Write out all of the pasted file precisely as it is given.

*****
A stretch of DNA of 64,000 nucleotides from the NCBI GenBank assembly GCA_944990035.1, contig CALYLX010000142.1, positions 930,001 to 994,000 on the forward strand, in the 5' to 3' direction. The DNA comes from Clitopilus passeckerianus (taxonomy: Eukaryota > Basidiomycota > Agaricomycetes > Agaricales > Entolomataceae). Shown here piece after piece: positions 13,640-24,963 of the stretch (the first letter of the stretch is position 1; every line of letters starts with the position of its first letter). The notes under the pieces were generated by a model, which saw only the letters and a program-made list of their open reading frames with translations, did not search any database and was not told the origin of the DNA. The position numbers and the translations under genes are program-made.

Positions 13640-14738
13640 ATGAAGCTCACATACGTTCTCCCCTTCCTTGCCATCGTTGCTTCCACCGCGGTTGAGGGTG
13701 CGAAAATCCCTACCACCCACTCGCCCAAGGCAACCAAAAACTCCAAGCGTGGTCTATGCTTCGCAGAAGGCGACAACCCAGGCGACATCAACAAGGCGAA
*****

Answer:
A stretch of DNA of 64,000 nucleotides from the NCBI GenBank assembly GCA_944990035.1, contig CALYLX010000142.1, positions 930,001 to 994,000 on the forward strand, in the 5' to 3' direction. The DNA comes from Clitopilus passeckerianus (taxonomy: Eukaryota > Basidiomycota > Agaricomycetes > Agaricales > Entolomataceae). Shown here piece after piece: positions 13,640-24,963 of the stretch (the first letter of the stretch is position 1; every line of letters starts with the position of its first letter). The notes under the pieces were generated by a model, which saw only the letters and a program-made list of their open reading frames with translations, did not search any database and was not told the origin of the DNA. The position numbers and the translations under genes are program-made.

Positions 13640-14738
13640 ATGAAGCTCACATACGTTCTCCCCTTCCTTGCCATCGTTGCTTCCACCGCGGTTGAGGGTG
13701 CGAAAATCCCTACCACCCACTCGCCCAAGGCAACCAAAAACTCCAAGCGTGGTCTATGCTTCGCAGAAGGCGACAACCCAGGCGACATCAACAAGGCGAA